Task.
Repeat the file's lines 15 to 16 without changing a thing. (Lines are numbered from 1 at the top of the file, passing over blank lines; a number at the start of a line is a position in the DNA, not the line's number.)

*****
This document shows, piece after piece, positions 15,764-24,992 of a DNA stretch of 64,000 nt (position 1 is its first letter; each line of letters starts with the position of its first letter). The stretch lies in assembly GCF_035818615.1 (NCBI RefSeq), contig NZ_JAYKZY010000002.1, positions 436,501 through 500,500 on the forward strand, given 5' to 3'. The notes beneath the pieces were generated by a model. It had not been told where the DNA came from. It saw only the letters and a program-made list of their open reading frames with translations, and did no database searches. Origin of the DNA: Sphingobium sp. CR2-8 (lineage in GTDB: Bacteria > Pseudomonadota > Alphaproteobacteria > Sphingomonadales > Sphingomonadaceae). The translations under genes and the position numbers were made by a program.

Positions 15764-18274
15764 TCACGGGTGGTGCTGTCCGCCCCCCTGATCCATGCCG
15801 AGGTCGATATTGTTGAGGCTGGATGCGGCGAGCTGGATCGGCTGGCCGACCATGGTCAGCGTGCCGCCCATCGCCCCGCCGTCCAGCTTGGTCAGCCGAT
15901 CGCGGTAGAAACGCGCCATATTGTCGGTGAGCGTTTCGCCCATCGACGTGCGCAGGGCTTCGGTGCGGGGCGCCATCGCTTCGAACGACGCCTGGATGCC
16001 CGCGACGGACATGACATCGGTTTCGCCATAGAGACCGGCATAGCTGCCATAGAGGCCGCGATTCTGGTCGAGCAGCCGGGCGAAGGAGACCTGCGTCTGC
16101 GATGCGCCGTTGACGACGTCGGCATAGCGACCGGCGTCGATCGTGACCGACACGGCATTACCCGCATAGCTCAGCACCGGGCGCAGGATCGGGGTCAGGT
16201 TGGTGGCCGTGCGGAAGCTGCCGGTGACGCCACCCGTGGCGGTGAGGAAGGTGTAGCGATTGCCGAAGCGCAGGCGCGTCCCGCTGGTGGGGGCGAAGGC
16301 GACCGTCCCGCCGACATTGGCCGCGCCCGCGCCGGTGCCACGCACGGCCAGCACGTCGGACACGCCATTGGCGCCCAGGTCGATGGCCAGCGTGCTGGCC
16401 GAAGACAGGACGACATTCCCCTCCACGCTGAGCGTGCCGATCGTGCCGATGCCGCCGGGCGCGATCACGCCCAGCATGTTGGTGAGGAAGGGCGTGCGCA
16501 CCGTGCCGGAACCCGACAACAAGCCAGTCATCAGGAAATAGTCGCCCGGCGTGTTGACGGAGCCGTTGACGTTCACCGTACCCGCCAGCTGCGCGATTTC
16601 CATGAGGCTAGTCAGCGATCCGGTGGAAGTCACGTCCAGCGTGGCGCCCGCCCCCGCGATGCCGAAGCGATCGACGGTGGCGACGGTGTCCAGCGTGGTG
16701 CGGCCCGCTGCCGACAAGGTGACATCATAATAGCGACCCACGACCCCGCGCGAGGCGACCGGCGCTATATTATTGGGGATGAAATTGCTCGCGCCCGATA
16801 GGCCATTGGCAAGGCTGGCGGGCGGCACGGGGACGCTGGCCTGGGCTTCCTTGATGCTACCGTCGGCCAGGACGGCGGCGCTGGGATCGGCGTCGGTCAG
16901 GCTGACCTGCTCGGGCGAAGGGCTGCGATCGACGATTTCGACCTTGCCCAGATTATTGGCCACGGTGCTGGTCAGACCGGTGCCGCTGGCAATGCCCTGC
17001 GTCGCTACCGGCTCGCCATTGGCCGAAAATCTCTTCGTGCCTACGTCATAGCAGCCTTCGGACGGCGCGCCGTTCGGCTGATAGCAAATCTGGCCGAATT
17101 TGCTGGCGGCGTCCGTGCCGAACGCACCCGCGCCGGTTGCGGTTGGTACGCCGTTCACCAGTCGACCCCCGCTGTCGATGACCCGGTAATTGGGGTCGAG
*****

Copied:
16901 GCTGACCTGCTCGGGCGAAGGGCTGCGATCGACGATTTCGACCTTGCCCAGATTATTGGCCACGGTGCTGGTCAGACCGGTGCCGCTGGCAATGCCCTGC
17001 GTCGCTACCGGCTCGCCATTGGCCGAAAATCTCTTCGTGCCTACGTCATAGCAGCCTTCGGACGGCGCGCCGTTCGGCTGATAGCAAATCTGGCCGAATT